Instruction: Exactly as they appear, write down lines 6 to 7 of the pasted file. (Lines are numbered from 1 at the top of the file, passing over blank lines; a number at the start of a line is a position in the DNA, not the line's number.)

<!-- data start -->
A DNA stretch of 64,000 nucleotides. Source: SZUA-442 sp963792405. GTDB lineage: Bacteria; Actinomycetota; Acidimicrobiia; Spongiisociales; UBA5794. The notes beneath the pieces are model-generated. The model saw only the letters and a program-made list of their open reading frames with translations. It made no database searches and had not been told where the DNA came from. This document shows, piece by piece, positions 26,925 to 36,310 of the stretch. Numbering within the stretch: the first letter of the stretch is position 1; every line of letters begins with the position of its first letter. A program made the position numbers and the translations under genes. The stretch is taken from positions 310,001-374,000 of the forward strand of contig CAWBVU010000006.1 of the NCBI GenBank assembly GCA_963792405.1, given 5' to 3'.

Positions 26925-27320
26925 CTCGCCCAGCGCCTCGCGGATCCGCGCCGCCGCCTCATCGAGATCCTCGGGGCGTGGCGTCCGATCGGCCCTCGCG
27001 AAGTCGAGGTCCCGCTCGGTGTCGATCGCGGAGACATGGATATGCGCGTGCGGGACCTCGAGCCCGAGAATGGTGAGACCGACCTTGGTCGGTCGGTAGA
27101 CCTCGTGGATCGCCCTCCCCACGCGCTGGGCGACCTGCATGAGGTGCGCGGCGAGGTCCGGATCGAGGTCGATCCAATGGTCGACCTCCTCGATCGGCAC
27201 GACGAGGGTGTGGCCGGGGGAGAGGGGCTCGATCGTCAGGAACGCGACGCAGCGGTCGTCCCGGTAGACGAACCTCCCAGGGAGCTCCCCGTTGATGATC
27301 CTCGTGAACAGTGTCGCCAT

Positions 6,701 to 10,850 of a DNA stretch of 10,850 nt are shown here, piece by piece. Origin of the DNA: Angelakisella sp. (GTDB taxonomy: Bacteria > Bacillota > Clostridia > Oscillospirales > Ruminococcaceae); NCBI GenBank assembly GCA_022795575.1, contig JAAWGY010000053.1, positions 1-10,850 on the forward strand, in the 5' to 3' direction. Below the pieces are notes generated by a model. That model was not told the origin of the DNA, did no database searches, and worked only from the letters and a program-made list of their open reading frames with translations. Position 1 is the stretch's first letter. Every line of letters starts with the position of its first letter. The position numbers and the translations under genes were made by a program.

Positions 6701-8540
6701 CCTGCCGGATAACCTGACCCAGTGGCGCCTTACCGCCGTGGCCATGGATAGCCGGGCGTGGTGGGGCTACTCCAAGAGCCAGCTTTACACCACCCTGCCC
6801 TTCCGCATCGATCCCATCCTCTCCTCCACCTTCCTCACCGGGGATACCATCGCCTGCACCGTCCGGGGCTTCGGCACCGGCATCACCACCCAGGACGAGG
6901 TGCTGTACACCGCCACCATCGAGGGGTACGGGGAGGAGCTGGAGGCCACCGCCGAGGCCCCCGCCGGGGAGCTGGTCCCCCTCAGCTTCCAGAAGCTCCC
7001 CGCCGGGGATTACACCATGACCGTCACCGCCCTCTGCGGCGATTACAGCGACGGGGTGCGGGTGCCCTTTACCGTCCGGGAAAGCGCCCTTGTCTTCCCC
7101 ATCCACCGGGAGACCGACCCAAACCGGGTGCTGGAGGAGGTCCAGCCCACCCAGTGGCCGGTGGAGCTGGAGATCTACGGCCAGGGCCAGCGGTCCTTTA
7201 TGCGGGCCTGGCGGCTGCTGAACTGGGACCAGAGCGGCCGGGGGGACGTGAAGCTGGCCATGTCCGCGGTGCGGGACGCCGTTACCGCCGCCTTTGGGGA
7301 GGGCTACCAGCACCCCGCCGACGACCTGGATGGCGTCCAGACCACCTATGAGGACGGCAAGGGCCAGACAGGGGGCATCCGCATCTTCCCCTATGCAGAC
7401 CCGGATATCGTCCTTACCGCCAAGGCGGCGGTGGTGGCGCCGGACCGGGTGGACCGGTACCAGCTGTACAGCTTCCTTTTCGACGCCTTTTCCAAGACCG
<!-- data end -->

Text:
27201 GACGAGGGTGTGGCCGGGGGAGAGGGGCTCGATCGTCAGGAACGCGACGCAGCGGTCGTCCCGGTAGACGAACCTCCCAGGGAGCTCCCCGTTGATGATC
27301 CTCGTGAACAGTGTCGCCAT